The boat ride east to Vinh Gia was interesting, and sad. It was unbelievable how many of the indigenous homes were flooded. In fact, it was all of them. The canal bank was the highest elevation in the area, it being also where almost all the homes were built. They were under anywhere from one to three feet of water. In one of our outposts, the men were sitting on the roofs of their quarters.
I was happy. We arrived just in time for me to celebrate my birthday the following day, the 7th, in the sanity (?) of Vinh Gia. A nice birthday present would have been receiving the “Playboy” magazines my mother sent. Apparently, some mail clerk along the line latched on to them for himself, figuring he needed them more than we did. Had I known who was pilfering them I would gladly have wrung his neck.
SFC Richard had appointed me to act as Team Sergeant during his absence, with the support of CPT Smith, even though I was outranked by two teammates in camp. That made me feel very proud. I was also continuing as clerk/typist, Supply Sergeant, Intelligence Sergeant, Heavy Weapons Leader and Demolition Sergeant (my official title, since I could draw additional demolition pay as long as I was assigned to that slot). I was also acting camp Light Weapons Leader (since SP4 Greene was at Giang Thanh), and “Ranch Foreman.”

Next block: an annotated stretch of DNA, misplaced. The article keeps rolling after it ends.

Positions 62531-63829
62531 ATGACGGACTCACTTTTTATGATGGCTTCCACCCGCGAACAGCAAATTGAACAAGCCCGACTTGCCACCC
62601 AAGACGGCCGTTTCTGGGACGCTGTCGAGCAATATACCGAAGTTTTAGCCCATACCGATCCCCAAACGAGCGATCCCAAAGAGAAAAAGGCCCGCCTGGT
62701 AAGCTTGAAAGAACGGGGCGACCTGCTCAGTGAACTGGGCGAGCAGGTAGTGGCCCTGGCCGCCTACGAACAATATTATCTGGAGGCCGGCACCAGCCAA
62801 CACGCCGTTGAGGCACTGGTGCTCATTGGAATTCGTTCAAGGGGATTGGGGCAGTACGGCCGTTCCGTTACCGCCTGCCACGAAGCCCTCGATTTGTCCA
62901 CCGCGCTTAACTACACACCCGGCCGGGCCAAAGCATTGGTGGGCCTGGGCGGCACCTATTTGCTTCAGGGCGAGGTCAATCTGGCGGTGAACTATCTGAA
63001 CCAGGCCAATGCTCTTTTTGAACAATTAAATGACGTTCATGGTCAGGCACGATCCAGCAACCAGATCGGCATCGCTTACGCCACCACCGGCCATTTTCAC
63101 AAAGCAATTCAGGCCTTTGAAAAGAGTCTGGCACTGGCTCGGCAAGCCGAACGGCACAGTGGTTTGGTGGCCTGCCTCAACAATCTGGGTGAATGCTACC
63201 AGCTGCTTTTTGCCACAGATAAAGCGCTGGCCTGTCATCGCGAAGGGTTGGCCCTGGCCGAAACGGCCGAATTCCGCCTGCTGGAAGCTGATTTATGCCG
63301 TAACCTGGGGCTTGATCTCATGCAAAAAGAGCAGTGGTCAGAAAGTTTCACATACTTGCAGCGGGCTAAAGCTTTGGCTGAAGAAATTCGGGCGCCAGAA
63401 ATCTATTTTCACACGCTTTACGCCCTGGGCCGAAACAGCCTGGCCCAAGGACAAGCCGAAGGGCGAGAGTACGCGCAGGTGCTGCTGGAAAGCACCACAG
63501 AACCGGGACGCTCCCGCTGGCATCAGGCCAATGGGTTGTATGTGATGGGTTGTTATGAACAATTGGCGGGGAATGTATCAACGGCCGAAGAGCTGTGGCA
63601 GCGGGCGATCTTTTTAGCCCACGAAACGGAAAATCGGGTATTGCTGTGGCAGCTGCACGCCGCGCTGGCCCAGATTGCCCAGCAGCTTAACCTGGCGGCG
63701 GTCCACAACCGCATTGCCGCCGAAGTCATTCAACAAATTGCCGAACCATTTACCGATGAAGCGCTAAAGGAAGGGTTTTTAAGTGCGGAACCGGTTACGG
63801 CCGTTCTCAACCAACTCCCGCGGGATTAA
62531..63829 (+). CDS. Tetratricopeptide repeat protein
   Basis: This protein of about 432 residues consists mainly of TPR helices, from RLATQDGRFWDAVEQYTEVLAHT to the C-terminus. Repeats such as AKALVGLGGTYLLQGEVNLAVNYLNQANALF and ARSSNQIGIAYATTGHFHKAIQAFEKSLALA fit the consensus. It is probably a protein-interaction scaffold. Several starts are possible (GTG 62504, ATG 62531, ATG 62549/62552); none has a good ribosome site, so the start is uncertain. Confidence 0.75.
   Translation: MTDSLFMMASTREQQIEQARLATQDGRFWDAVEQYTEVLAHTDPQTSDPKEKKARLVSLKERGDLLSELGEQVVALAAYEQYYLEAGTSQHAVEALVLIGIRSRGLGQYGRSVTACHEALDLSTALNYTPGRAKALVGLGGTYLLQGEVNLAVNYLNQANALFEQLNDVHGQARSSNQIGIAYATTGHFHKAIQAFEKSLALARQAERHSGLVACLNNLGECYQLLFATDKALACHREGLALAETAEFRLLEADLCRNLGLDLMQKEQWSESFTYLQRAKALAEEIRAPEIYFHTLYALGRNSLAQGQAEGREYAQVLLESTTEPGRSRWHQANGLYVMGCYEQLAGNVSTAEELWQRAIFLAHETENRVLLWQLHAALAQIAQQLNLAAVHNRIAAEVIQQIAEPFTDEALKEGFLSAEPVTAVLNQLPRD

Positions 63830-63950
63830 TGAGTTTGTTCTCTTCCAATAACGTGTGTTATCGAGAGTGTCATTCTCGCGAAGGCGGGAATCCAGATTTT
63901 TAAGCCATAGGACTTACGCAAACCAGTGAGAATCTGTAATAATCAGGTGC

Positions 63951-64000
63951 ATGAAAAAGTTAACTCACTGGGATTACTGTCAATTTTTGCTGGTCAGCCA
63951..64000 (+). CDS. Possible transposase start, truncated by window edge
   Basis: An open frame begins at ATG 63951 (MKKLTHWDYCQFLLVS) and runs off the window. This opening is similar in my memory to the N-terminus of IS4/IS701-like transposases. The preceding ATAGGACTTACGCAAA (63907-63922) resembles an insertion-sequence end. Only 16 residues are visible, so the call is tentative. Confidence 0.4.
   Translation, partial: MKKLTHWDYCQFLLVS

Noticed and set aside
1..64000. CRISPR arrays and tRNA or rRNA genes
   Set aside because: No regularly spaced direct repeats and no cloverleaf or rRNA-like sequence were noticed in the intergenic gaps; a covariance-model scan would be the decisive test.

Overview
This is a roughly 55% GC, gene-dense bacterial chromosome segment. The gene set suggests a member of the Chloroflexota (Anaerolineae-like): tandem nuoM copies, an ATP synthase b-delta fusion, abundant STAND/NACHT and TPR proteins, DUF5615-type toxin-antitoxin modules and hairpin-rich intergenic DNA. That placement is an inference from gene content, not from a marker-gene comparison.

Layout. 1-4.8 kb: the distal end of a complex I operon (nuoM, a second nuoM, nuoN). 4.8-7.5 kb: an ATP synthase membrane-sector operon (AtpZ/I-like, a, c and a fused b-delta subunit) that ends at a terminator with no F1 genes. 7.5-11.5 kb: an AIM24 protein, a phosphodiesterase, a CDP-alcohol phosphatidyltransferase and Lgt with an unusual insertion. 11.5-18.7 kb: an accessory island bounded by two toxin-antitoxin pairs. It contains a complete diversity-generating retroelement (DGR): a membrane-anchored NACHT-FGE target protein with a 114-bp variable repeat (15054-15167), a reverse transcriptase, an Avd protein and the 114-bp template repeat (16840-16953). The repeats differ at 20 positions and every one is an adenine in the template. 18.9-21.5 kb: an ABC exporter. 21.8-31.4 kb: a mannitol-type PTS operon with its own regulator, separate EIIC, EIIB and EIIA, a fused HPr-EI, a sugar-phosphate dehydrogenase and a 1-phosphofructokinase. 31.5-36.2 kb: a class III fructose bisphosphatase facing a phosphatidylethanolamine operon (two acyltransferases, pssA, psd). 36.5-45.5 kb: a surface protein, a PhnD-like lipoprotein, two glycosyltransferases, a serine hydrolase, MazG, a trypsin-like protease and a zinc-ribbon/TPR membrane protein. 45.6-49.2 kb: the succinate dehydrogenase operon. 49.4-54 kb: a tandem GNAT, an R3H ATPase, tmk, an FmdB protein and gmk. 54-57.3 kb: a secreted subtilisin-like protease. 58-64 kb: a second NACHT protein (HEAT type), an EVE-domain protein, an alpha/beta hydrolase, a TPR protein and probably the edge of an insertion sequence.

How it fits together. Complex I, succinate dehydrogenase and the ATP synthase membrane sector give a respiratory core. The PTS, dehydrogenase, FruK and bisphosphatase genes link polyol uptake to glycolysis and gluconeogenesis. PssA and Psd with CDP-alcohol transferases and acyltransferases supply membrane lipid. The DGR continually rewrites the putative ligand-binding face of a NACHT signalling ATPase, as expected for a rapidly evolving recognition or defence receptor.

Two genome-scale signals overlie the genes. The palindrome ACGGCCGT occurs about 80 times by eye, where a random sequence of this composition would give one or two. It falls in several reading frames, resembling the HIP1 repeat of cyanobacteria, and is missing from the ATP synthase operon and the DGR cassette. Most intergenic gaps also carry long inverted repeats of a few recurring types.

We had purchased a cow, that I (basically, a city boy) was put in charge of. The closest thing to a farm I had ever been to, was a friend’s goat pen in Castro Valley CA, where I had milked his two goats a few times. We also adopted a baby river otter. We named him “Squeaky.” He was 8 inches long (not counting his tail), and was cute, furry, playful as could be, and noisy. He was constantly squeaking (hence his name). He loved to be held in the hand, on his back, while his belly was rubbed. Thankfully we had no problems catching fish for him, because his stomach seemed like a bottomless pit. In fact, when we adopted him we had enough fish swimming around in our flooded team house, to feed the little critter. Squeaky, our dog, and our three small kittens played together a lot.